House Democrats and Republicans have never looked so different, and the GOP could become whiter and more male-dominated this year.
Republicans continue to grapple with ways to attract more women voters, even in reliably conservative states.
“You put me in charge of Medicaid, the first thing I’d do is get Norplant, birth-control implants, or tubal ligations. … Then we’ll test recipients for drugs and alcohol, and if you want to (reproduce) or use drugs or alcohol, then get a job,” Russell Pearce, the vice president of Arizona’s Republican Party, said on Sunday.
Republicans let a bill strengthening protections for women against pay discrimination to move forward to floor debate, but that doesn’t mean they will let it pass.
EMILY’s List, a political action committee that supports pro-choice women candidates, is putting its weight behind several women candidates running in traditionally conservative states in the midterm elections.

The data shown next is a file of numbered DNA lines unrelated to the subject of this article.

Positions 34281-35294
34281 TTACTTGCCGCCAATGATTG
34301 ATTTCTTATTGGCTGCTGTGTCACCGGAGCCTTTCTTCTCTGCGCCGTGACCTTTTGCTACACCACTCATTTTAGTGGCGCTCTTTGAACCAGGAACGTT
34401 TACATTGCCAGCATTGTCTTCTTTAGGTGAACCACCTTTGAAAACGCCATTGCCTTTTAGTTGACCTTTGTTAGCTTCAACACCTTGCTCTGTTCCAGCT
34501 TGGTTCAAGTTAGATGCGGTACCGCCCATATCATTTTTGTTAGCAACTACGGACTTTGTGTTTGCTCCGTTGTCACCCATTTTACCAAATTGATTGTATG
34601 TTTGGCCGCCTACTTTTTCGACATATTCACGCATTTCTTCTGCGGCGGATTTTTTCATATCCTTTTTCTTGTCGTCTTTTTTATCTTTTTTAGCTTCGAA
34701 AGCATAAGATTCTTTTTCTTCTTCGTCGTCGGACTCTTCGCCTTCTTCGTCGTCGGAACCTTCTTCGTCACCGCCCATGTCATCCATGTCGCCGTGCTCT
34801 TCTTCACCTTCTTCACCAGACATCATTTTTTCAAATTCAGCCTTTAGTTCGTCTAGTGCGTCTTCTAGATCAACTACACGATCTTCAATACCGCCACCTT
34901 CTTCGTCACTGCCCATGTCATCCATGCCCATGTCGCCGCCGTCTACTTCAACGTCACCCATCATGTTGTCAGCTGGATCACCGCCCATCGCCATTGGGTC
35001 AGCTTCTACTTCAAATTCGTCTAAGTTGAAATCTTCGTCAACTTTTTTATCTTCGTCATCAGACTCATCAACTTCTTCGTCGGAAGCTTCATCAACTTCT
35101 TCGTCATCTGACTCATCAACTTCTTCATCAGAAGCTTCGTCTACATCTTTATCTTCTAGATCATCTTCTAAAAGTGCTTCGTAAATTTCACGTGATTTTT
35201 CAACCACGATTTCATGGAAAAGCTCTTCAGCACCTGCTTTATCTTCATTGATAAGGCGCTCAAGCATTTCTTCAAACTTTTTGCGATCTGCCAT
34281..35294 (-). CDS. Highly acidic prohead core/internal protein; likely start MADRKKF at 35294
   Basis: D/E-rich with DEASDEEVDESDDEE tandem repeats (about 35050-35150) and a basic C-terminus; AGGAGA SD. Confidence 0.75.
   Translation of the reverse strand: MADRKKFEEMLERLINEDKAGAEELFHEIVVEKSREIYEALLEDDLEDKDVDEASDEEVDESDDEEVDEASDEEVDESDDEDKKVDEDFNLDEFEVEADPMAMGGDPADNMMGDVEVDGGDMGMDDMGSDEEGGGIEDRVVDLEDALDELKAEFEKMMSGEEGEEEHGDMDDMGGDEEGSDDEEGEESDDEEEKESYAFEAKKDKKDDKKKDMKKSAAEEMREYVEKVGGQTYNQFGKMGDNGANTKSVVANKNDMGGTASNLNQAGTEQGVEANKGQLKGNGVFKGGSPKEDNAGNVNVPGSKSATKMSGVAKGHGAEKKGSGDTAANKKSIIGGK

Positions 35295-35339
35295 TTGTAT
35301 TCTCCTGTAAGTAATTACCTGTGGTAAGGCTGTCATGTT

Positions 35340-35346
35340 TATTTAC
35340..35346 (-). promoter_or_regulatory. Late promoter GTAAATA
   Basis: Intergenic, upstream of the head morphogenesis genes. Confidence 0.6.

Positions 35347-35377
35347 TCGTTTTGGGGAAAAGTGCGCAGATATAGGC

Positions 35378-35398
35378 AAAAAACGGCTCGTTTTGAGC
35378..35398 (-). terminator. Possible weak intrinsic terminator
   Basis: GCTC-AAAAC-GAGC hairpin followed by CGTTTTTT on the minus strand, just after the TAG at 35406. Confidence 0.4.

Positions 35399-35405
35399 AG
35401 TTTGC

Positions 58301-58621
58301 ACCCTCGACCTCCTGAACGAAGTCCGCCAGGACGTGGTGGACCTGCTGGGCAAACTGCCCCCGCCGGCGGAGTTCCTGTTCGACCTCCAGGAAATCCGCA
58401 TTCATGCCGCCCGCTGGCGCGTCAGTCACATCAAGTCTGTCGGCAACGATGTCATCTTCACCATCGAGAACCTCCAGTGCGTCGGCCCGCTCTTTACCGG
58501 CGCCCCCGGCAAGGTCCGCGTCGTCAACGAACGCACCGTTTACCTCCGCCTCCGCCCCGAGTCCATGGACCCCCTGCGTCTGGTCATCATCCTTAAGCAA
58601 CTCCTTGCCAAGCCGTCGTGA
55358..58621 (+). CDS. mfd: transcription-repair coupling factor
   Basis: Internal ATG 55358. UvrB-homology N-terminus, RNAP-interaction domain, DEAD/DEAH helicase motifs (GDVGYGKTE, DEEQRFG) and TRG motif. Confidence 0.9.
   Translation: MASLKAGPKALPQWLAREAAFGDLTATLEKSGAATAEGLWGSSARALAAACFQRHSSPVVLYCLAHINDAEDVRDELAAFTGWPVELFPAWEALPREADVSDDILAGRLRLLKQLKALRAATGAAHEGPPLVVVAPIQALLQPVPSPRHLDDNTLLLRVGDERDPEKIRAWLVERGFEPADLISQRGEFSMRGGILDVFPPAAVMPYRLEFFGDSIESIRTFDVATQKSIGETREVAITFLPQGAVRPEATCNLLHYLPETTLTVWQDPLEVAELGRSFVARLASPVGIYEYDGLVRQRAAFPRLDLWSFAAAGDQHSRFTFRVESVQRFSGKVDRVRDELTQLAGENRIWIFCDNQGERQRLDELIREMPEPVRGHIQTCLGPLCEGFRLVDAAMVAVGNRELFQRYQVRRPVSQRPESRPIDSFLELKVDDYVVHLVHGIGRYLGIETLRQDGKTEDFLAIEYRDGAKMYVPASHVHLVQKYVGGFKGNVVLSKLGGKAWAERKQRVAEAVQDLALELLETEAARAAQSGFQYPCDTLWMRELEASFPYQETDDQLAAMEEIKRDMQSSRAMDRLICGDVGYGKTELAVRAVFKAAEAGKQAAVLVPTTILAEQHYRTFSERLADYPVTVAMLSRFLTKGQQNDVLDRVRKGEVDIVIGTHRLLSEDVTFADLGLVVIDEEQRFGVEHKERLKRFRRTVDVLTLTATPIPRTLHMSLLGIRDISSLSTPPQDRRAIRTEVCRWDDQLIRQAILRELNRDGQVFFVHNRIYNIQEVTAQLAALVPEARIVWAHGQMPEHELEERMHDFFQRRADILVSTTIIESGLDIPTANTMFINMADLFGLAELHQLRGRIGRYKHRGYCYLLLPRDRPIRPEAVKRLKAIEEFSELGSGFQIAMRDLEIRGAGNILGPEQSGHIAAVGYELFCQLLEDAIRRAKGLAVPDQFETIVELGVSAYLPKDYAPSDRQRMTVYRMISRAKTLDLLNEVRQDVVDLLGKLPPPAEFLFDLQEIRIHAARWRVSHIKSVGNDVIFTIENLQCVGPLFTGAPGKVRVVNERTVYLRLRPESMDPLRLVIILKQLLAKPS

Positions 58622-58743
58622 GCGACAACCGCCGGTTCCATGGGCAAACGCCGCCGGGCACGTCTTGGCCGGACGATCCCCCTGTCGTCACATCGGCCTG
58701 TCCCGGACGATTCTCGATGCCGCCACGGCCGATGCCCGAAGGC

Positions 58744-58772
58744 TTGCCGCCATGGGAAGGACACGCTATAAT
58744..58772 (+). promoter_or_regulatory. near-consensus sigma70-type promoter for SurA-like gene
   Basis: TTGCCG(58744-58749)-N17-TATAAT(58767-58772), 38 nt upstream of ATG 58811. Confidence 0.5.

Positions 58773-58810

In the campaign for the state’s U.S. Senate seat, Rep. Bruce Braley released an ad last week criticizing his opponent, state Sen. Joni Ernst, for her position on so-called fetal personhood and her belief that abortion providers should be treated as criminals.
At the end of a blisteringly hot early September day, more than 400 students gathered Thursday in the lobby of Rudder Tower on the campus of Texas A&M University. They took refuge from the summer heat waiting to hear a speech from a political candidate who will need their support if she expects to give a victory speech in November.
Iowa’s gubernatorial race pits a virulently anti-choice governor against a pro-choice opponent who has a record of supporting the expansion of health care to low-income Iowans.
Under attack by Democratic opponents for their opposition to abortion, two Republican congressional candidates in Colorado are airing ads designed to appeal to women. The ads are signs, a political analyst says, that the Democrats’ focus on women’s issues is effective.
Though the race for the Ohio governor’s seat was initially expected to be close, Democratic candidate Ed FitzGerald’s chances of beating incumbent John Kasich are becoming more and more remote.